Coming off contraception
This article may help answer:
When should I come off the Pill?
How long does it take for contraception to leave my body?
When will I be fertile again?
Preparing to start trying for a baby is an exciting step, and a big part of that is saying goodbye to your contraceptive. Whether you’ve been using condoms, the Pill, or need to get an IUD removed, there are ways you can help your body transition into the perfect baby-making space.
Find out more:
Ready to get pregnant? Stop using contraception. And as long as you’re happy and healthy, there’s nothing to prevent you from trying immediately. Just keep in mind that every woman is different. Depending on your method of contraception, and on your body, it might take a while.
Condoms – Condoms don’t affect your ovulation, so all you need to do is stop using them. But…maybe don’t throw them away. If the expiry date is a few years away, you might just need them post-baby.
The Pill – While every woman is different, chances are your menstrual cycle will return to normal within 4-8 weeks of stopping the Pill, or even sooner. Speak to your GP if you have any concerns.
IUD – There is nothing to stop you from getting pregnant as soon as your IUD is removed, and using an IUD should not affect your future fertility. Talk to your doctor when you have the device removed for any additional advice.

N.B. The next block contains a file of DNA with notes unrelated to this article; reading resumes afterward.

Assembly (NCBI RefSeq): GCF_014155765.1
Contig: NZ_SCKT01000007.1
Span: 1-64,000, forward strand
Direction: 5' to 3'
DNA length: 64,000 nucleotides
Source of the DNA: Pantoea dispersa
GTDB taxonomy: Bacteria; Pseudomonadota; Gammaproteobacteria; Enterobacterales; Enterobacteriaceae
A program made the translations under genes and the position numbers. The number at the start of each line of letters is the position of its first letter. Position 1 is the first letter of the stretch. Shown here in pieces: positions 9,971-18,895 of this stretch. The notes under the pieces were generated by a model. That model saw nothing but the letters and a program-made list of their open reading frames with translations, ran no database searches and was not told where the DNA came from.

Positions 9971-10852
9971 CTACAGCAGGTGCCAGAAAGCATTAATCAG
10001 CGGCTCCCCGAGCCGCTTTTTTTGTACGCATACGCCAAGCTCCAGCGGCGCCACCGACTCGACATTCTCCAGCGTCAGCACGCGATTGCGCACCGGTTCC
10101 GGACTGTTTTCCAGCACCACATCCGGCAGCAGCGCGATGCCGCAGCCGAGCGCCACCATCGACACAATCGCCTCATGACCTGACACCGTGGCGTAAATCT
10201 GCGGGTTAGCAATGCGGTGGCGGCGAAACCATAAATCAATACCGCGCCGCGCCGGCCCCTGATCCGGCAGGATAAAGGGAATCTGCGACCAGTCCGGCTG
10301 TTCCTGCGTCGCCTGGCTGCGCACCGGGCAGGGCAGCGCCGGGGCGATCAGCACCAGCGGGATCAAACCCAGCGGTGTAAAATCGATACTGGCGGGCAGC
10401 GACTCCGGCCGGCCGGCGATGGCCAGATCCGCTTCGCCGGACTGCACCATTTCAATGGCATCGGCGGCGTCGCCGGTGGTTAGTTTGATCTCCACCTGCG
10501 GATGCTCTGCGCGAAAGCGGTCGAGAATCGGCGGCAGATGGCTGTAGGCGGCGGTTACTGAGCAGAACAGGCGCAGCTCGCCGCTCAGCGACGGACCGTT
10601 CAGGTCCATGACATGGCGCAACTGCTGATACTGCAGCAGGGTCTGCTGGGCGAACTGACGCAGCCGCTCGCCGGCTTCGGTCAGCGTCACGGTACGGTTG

Starting to try
There are no hard and fast rules about when you should start trying for a baby after coming off birth control. Some might want to dive right in, while others may want to wait until they see signs that they’re ovulating. Once you get your first period you can use the Elevit ovulation tracker to stay on top of those times when you’re most likely to get pregnant.
Will sex feel different after contraception?
If this is the first time you’ve tried to get pregnant, sex might feel even better, and maybe a little exciting, after saying goodbye to contraception. If you’ve been using the Pill or an IUD, your body may go through some changes as your hormones settle. However, this shouldn’t affect how sex feels. If you experience any discomfort talk to your GP for advice.